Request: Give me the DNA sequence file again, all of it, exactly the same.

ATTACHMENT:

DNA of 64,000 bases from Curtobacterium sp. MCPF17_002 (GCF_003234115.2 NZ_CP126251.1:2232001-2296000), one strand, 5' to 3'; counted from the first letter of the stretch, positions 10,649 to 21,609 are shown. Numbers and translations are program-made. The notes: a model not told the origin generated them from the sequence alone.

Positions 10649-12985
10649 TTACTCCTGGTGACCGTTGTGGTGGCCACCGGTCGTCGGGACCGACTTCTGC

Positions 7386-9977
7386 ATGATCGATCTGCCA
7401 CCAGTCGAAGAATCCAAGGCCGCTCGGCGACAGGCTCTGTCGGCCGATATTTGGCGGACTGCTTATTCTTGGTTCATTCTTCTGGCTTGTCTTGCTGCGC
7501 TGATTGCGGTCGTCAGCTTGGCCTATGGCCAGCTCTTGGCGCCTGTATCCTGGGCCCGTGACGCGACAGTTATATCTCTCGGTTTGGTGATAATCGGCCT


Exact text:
DNA of 64,000 bases from Curtobacterium sp. MCPF17_002 (GCF_003234115.2 NZ_CP126251.1:2232001-2296000), one strand, 5' to 3'; counted from the first letter of the stretch, positions 10,649 to 21,609 are shown. Numbers and translations are program-made. The notes: a model not told the origin generated them from the sequence alone.

Positions 10649-12985
10649 TTACTCCTGGTGACCGTTGTGGTGGCCACCGGTCGTCGGGACCGACTTCTGC

Positions 7386-9977
7386 ATGATCGATCTGCCA
7401 CCAGTCGAAGAATCCAAGGCCGCTCGGCGACAGGCTCTGTCGGCCGATATTTGGCGGACTGCTTATTCTTGGTTCATTCTTCTGGCTTGTCTTGCTGCGC
7501 TGATTGCGGTCGTCAGCTTGGCCTATGGCCAGCTCTTGGCGCCTGTATCCTGGGCCCGTGACGCGACAGTTATATCTCTCGGTTTGGTGATAATCGGCCT